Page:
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In politics, a wise man once told me, there are only two important questions: (1) Who should win? (2) Who will win? You don’t have to be very wise to understand that the answers are not necessarily (or indeed very often) the same.
As to the first question, my own wisdom, such as it is, offers little help. George W. Bush has led the country into an unnecessary and potentially disastrous war and shows no sign of recognizing that we are having serious problems resolving, let alone winning, it. There is no reason whatsoever to think he deserves to be re-elected or that keeping him as president will not lead to further war and further disaster.
His main rival for the White House is no improvement, unable to offer a clear and convincing answer as to what he would have done differently or what he will do better. Given his record and statements, it’s entirely possible that John Kerry would engage us in his own ill-conceived war in the same region, either deliberately or through incompetence.
My advice, suggested earlier, is to forget both candidates. If you think it’s your duty to vote, pick a “third party” ideological candidate—any one of them—and go for him. Otherwise, stay home and read a book. That’s a perfectly honorable and sensible choice, and it sends a message, if anyone wants to receive it.
As to who will win, that’s not very clear either, and that very fact may tell us something about the answer to the first question. The reason it’s not clear who will win is that an awful lot of Americans are having problems answering who should win, and what that means is that whoever does win will have little “mandate” from anyone.
Recently John Zogby, one of the nation’s leading pollsters, spoke to a group in Hong Kong about the election and who might win it, and what he said tells us much the same. Mr. Zogby leans to the Democrats, and that bias should be considered in evaluating what he said, but what he said is mainly of interest because of what he didn’t say.
Mr. Bush’s support in the polls, Mr. Zogby is reported to have said, has never risen above 48 percent, and approval of his performance as president, belief that he deserves to be re-elected, and belief that the country is going in the right direction all are negative.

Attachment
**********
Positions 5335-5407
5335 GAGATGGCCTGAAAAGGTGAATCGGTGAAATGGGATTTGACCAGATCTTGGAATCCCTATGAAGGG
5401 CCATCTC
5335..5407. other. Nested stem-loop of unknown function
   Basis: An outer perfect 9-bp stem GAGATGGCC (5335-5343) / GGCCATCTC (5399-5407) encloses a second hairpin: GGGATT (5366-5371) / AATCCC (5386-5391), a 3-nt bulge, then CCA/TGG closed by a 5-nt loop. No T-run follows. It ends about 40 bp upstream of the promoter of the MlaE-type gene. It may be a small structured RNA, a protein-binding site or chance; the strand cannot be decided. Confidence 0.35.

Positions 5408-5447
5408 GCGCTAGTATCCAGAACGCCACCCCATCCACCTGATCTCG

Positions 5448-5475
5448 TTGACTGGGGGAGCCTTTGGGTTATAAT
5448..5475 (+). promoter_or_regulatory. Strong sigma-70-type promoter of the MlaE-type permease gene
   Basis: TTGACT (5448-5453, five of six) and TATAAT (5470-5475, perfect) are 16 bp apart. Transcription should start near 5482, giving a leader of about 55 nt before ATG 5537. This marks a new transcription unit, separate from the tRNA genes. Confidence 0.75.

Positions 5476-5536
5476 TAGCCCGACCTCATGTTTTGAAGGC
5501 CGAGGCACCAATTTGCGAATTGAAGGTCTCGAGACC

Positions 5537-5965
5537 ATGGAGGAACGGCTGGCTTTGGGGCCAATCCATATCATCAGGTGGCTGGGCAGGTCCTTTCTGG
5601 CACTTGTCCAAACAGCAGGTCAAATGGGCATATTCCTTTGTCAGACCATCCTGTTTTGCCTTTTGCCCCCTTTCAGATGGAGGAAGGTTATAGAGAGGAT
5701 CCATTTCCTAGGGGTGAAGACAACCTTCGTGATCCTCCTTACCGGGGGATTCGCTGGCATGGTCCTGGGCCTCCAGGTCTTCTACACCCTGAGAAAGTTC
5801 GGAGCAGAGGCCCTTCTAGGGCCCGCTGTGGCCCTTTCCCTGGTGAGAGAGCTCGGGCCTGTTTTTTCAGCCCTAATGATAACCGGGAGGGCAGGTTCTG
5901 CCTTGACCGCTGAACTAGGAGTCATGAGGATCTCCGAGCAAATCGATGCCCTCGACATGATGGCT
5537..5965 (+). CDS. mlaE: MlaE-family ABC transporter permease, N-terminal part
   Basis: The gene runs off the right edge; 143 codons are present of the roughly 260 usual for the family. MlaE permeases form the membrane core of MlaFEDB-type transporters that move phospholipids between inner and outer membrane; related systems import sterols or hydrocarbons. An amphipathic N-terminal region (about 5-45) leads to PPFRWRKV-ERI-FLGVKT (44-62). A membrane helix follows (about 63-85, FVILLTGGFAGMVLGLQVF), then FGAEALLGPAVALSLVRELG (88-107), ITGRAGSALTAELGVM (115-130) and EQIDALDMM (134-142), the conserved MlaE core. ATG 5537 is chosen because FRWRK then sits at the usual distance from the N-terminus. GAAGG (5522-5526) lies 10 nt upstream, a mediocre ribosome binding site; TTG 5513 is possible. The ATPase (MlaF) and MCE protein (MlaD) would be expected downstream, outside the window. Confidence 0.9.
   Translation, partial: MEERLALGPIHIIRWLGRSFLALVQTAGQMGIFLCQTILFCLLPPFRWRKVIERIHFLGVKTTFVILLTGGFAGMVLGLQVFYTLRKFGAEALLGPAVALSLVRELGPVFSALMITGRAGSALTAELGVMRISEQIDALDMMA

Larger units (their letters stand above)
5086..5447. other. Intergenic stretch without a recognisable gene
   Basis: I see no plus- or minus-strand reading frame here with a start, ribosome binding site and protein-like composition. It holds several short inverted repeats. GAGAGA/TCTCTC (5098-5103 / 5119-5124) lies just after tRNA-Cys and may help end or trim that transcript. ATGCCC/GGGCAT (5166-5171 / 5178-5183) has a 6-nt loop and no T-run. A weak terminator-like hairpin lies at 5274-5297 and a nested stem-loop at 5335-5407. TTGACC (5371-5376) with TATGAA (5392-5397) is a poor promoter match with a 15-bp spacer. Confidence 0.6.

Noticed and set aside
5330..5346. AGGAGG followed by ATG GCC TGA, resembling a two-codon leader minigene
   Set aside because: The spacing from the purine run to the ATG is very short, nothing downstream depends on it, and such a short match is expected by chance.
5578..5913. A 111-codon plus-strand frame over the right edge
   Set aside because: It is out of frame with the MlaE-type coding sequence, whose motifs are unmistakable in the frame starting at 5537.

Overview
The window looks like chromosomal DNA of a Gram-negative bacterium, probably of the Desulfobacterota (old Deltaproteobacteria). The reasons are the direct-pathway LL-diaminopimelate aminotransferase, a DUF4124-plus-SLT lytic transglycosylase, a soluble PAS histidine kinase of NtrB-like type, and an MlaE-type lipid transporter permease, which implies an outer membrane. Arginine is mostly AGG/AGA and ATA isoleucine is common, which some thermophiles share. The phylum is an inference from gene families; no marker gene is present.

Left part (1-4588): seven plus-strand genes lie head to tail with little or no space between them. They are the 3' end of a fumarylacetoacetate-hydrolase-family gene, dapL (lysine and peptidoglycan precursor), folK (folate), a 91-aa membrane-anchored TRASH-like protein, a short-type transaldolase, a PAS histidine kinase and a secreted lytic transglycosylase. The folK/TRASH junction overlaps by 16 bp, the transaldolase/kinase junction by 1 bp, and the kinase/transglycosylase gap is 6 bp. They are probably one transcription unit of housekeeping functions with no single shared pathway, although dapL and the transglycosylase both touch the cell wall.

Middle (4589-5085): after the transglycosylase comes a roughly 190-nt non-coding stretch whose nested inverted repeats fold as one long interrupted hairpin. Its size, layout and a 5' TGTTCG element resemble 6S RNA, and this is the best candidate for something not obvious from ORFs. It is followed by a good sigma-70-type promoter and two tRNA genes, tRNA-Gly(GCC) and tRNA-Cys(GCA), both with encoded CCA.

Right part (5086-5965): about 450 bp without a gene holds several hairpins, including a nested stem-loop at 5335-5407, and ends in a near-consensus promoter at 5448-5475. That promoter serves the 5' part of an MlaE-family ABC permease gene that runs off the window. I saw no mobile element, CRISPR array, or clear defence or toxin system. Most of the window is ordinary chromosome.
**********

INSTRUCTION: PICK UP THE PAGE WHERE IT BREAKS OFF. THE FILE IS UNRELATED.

These indicators are significant because of the “undecided vote,”which in recent weeks amounts to about 6 percent of the electorate. Mr. Zogby says that undecided voters tend to wind up voting for the challenger—as they did in 1980 for Ronald Reagan against Jimmy Carter. Also, a higher turnout is expected this year than previously, and that too is expected to favor the Democrats. Then there’s the youth vote, which is also heavily Democratic, and a high turnout of young voters, driven by anti-war sentiment and concern over jobs, would also help Mr. Kerry. On the whole, then, Mr. Zogby believes that the election is Mr. Kerry’s to lose.
It is not my point that Mr. Zogby’s analysis and prediction (if that’s what it is) are right or wrong. My point is that the reasons he offers are simply pollster’s reasons. They are essentially policy-wonk reasons or technical, number-crunching, inside-baseball reasons. There is virtually nothing in what he tells us that suggests a strong pattern or consensus as to who should win. And that is not a criticism of him. It’s simply what the trends in this election do tell us—not just Mr. Zogby but virtually everybody.
George W. Bush has been president now for four years, and he went into this race as the incumbent and as a war president, with no scandal and no economic disaster at hand. He should be winning by a landslide, but the blunt truth is that he is barely if at all edging his opponent and may still lose. And no one, with the exception of die-hard Republican partisans, seems to care very much whether he stays president or not.
If there is a pattern in this election, that’s it, and what it tells us is that Mr. Bush has totally failed to convince the country that his policies are the right policies or that he is the right leader to carry them out. He may in fact win the election, just as he won the last one, but if he is unable to win it any more convincingly than he seems to be doing, he will have lost it morally, and he will have no legitimate claim that the country is behind him or that what he wants to do abroad has enough popular support to sustain it through another term.